Parents of unschoolers are often angry at the school for being “rigid” in not allowing them any access to the school’s activities or input to the school’s decisions regarding their children. For the first 43 years of its existence, Sudbury Valley experimented with various organizational structures (as reflected in its corporate by-laws) that allowed parents some say in the school’s governance. These attempts were based on the principle that the people who pay for the school’s operation should be able to have some input into what was being done here. It took us time to realize that this principle makes sense only if the population that pays is the same population that is directly affected by what they are paying for—in other words, only in situations where the stakeholders and the financial supporters are the same people. The conflicts that arose with some regularity between parents who wanted some level of control in the school, and the School Meeting which wanted the control to reside entirely in the school’s resident population, finally led to the abandonment of the idea that parents should be involved in the school’s affairs, and to the fashioning of new by-laws that make the school community entirely self-governing with no outside interference. While this has eliminated the former conflicts, it has often left homeschooling parents who enroll their children dissatisfied with their lack of direct influence on their children’s lives at school.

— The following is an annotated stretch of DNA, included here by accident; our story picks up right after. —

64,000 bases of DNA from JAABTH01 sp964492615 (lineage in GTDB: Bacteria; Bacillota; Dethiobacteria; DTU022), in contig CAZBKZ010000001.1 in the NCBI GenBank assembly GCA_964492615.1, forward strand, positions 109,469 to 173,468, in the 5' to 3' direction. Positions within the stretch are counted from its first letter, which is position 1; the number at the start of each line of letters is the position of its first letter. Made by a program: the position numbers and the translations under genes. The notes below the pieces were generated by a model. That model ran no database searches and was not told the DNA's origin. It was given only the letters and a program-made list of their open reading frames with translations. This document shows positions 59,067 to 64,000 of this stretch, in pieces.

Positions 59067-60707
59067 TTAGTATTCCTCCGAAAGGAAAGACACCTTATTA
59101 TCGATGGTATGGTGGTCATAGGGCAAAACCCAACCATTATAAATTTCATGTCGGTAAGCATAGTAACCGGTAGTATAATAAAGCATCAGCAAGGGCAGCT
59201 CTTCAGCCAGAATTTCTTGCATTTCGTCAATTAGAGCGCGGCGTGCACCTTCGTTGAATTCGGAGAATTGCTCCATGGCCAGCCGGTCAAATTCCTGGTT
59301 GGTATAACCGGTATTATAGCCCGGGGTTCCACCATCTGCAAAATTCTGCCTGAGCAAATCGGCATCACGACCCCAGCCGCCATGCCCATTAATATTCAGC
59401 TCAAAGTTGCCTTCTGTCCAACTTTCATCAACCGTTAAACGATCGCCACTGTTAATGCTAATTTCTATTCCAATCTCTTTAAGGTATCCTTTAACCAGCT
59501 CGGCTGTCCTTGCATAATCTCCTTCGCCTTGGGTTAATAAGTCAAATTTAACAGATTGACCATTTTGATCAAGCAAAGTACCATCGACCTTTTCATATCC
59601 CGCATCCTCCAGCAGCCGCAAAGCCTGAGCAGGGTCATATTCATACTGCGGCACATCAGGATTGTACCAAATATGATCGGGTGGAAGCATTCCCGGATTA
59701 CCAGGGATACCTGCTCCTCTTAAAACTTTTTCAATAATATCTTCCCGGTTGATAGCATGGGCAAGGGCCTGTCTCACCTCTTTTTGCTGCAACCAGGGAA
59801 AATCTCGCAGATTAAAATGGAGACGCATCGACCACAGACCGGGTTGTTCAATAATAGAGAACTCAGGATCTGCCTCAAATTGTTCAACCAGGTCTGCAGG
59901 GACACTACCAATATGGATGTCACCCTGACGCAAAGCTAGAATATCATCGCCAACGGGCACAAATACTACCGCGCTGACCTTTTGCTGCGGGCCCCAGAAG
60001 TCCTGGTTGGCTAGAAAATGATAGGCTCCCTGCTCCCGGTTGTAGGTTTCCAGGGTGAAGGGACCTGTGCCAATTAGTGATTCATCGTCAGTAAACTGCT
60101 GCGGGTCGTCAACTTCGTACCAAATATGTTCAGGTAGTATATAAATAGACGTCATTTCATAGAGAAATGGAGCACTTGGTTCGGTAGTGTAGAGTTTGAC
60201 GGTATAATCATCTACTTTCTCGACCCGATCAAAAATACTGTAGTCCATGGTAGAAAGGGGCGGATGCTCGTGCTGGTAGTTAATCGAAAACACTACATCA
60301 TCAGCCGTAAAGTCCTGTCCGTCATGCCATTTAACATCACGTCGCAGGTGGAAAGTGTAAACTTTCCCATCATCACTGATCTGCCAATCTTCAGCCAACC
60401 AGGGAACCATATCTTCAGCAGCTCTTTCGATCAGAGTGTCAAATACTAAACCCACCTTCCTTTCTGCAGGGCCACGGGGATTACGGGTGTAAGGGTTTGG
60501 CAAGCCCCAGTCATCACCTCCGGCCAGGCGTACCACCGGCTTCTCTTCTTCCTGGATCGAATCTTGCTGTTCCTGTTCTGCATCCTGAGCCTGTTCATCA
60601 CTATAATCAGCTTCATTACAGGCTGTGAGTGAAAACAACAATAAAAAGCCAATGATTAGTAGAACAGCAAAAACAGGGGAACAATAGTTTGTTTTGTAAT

Parents of unschoolers, who are expecting their children to be always enjoying “learning” experiences, often identify the activities other students at Sudbury Valley engage in as unworthy—not conducive to “learning” anything useful. Sudbury Valley students who have been unschooled usually find themselves facing a stressful choice between choosing to enjoy “time-wasting” activities that eat up large portions of their time at school, or having to forego such activities and compensating for this sacrifice by looking down on them and often on the fellow students who enjoy them. Former unschoolers often worry that they are wasting their time, and feel external or internal pressure to study standard curricula in books or online in order not to “fall behind”.